Representative products in the price survey may represent larger groups of similar products. Market intelligence and research by CPI product specialists are used to select and define representative products. As much as possible, interviewers track the price of the same products through time. However, a review of sales shares is conducted periodically to ensure that the sample of products continues to be representative. If a product fails to meet sales-share criteria, it is removed from the survey and replaced by another product with higher sales.


This is a sample survey.

Samples in the price survey are obtained from a judgmental selection of geographical areas, representative commodities, and types and locations of retail outlets. The timing of price collection during the month is predefined. The extent and quality of the sample is constrained by budgets and the information available on which to base the sampling process. The sample selection process attempts to maximize the relevance and quantity of information.

Annual reviews and updates of product samples ensure that price change based on samples of products are representative of the price change for the entire class of products. New products are introduced into the pricing samples based on market share significance, market and product trends and the judgment of commodity officers. Particular efforts are made to introduce new products into samples for product categories with relatively high rates of change. Outlet sample reviews and updates are performed annually for many CPI basic classes. All outlet samples are reviewed at least every 2 to 3 years.

There are about 600 commodities specified to represent the price movement in 169 basic commodity classes. Sample commodities are chosen on the basis of representativeness and expected continuous availability.

The geographical distribution of the sample varies by commodity. The most geographically dispersed price samples are for commodities whose prices are likely to be heavily influenced by local conditions i.e. locally determined prices for commodities such as water, local transit, rents and property taxes. In contrast, prices of commodities such as car registrations or postage are collected from provincial or national agencies.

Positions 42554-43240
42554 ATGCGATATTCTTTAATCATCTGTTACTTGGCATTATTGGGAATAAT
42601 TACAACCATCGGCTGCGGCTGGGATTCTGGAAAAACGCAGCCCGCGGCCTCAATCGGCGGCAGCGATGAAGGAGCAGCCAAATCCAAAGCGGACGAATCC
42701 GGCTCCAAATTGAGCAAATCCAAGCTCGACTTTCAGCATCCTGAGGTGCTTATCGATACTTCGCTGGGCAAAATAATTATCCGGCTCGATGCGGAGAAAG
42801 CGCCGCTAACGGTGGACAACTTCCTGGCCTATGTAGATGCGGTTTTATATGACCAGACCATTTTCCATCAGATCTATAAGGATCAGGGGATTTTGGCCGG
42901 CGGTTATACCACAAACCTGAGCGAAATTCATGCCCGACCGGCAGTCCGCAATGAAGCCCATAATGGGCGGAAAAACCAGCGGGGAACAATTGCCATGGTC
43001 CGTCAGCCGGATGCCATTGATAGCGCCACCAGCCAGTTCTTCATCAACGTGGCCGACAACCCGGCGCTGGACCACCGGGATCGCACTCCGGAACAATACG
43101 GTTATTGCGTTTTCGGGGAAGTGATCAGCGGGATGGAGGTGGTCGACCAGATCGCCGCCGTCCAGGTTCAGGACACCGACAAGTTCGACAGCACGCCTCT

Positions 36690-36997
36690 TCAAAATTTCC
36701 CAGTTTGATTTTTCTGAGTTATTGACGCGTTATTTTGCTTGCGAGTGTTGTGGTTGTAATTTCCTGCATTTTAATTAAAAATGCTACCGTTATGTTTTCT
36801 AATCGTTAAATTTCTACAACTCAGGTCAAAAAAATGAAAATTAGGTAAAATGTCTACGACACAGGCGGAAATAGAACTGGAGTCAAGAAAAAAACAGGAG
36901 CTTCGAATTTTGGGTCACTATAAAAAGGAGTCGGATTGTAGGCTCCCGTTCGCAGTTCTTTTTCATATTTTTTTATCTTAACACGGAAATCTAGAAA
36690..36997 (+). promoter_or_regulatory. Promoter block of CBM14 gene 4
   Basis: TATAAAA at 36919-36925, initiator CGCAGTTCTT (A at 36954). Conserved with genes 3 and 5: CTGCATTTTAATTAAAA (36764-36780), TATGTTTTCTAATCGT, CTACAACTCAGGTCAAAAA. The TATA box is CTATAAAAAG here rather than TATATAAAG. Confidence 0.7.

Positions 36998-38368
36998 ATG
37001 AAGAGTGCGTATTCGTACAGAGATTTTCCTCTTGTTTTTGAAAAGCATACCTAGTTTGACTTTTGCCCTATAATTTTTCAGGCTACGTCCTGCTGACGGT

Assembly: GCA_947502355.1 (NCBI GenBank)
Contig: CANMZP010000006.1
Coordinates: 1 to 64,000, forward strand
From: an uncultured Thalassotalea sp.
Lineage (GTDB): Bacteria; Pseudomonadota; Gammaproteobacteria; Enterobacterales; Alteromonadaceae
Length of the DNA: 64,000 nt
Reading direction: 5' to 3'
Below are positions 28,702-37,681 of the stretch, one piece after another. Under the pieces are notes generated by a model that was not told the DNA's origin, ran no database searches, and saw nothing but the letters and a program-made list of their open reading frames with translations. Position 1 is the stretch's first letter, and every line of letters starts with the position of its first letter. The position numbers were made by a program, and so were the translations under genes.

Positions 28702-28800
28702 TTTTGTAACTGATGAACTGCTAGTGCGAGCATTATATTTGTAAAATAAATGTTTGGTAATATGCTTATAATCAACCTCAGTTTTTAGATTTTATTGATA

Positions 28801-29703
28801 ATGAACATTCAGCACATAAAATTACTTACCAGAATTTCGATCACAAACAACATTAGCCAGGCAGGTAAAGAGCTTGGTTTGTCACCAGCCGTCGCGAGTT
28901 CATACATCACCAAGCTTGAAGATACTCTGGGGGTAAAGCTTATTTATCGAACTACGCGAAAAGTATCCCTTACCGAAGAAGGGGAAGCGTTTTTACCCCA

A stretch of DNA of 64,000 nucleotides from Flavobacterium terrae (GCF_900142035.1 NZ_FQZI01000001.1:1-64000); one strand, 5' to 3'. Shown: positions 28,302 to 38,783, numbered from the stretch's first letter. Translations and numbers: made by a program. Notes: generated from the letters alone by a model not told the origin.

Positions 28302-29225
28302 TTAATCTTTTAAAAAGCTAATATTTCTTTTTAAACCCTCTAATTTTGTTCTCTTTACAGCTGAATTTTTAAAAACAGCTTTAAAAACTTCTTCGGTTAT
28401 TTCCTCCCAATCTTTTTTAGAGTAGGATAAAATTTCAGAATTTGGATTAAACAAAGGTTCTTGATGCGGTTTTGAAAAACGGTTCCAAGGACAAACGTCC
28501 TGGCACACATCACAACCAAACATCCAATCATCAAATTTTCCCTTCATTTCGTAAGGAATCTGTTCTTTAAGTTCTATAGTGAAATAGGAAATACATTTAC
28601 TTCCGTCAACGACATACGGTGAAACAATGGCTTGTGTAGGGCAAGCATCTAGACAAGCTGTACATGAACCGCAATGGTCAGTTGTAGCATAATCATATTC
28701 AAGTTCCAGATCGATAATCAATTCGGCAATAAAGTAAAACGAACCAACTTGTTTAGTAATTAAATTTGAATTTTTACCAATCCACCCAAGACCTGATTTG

The selection of outlets is based on market intelligence and is designed primarily to include retail outlets with high sales revenues. Almost all prices are collected from retail outlets or from local, regional or provincial agencies. However, rent quotes are collected from a survey of tenants, based on the framework of the Labour Force Survey.

The timing of price collection (e.g. the first week of the month) is predefined to ensure consistency. For some commodities whose prices are more variable, price collection is spread over several weeks.

The All-items index at the Canada level is based on an annual sample of over 500,000 price quotes.

Data sources

Responding to this survey is mandatory.

Data are collected directly from survey respondents, extracted from administrative files and derived from other Statistics Canada surveys and/or other sources.

The CPI collects prices from a price survey and other sources. The price survey collects prices of a large, representative set of consumer goods and services. The frequency of collection of prices of any particular good or service varies depending on the nature of the commodity.

The prices of most of the commodities surveyed for the CPI are collected monthly, usually in the first three weeks of the reference month. Gasoline prices are collected in four weeks of the month.

The prices of some goods are observed less frequently than monthly since their prices tend to change less often. Prices of cameras are observed five times a year. Bus, train and taxi fares are collected twice a year. University tuition fees, property taxes and automobile registration fees are collected once a year. However, when prices change outside of the scheduled time of collection, a special price collection may be carried out. Prices of seasonal goods (e.g. winter coats), which appear in the market place for only a few months of the year, are observed only in the months in which supplies are judged reasonable.

Over 90 percent of the price quotes used in the construction of the CPI are collected by personal visits to selected retail outlets. For products such as newspapers, cable television services, men's haircuts, fuel oil, and restaurant meals, prices are collected by telephone and at least once a year, by personal visits. Some types of information are collected via the Internet.

Price collectors or interviewers in the Regional Offices of Statistics Canada are trained and equipped with hand-held computers containing instructions, technical descriptions of the products to be observed and forms for entering and qualifying the information required. Interviewers visit chosen outlets during a selected period to record the specified data.

Price survey instructions consist of a sample of representative commodities whose prices are observed in selected areas of a city or province, in selected retail outlets, on a specified week of the month. Detailed rules and conventions govern price collection. These rules help ensure that the practical aspects of compiling the CPI are consistent and adhere to the underlying concepts and definitions.